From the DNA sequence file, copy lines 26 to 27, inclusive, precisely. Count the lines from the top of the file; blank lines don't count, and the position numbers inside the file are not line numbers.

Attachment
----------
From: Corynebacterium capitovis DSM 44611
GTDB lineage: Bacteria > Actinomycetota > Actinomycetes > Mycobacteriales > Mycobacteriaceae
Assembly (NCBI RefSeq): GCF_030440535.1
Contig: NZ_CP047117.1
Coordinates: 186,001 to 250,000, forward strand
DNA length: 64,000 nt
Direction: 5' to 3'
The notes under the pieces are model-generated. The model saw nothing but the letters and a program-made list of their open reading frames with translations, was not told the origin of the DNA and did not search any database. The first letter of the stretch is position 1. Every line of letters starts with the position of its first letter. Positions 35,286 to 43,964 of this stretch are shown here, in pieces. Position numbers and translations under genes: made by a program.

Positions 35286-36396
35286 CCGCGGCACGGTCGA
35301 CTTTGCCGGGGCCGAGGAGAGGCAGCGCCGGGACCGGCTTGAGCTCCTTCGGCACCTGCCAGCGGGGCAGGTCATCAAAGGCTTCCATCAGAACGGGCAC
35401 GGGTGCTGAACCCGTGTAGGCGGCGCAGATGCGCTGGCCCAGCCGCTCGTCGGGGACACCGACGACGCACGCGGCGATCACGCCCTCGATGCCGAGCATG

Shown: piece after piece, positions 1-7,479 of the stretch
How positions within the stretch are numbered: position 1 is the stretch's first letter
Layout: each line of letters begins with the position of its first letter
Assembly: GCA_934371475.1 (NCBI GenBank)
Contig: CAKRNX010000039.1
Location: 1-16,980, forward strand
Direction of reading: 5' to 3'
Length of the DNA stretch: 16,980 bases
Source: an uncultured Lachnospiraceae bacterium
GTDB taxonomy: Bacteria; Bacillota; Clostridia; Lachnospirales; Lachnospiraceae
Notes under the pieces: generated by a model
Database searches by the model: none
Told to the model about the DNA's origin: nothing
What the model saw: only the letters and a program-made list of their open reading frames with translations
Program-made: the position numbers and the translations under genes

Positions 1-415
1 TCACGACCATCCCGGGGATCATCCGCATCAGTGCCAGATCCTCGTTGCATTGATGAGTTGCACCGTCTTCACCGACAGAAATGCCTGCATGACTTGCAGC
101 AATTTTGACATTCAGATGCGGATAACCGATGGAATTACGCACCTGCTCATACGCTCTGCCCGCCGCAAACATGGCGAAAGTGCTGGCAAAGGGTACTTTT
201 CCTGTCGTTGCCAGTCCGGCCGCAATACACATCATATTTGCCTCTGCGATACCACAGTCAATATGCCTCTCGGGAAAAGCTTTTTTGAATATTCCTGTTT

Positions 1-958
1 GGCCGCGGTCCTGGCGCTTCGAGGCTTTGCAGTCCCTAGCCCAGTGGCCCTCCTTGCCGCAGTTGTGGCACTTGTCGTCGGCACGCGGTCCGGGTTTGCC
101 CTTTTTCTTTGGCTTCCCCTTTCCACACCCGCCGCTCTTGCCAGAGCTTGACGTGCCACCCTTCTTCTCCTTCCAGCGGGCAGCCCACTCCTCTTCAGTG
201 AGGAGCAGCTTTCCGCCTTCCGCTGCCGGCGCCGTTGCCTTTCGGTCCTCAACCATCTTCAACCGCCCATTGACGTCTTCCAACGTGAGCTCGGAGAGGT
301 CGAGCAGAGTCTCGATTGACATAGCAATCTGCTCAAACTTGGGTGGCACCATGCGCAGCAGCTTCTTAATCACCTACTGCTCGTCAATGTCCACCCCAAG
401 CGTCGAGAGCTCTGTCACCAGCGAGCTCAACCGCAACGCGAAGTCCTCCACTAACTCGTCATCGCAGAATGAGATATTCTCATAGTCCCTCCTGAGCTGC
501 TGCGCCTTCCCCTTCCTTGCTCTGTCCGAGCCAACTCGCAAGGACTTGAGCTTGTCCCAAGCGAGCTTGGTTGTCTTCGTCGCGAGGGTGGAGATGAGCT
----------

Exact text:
What the model saw: only the letters and a program-made list of their open reading frames with translations
Program-made: the position numbers and the translations under genes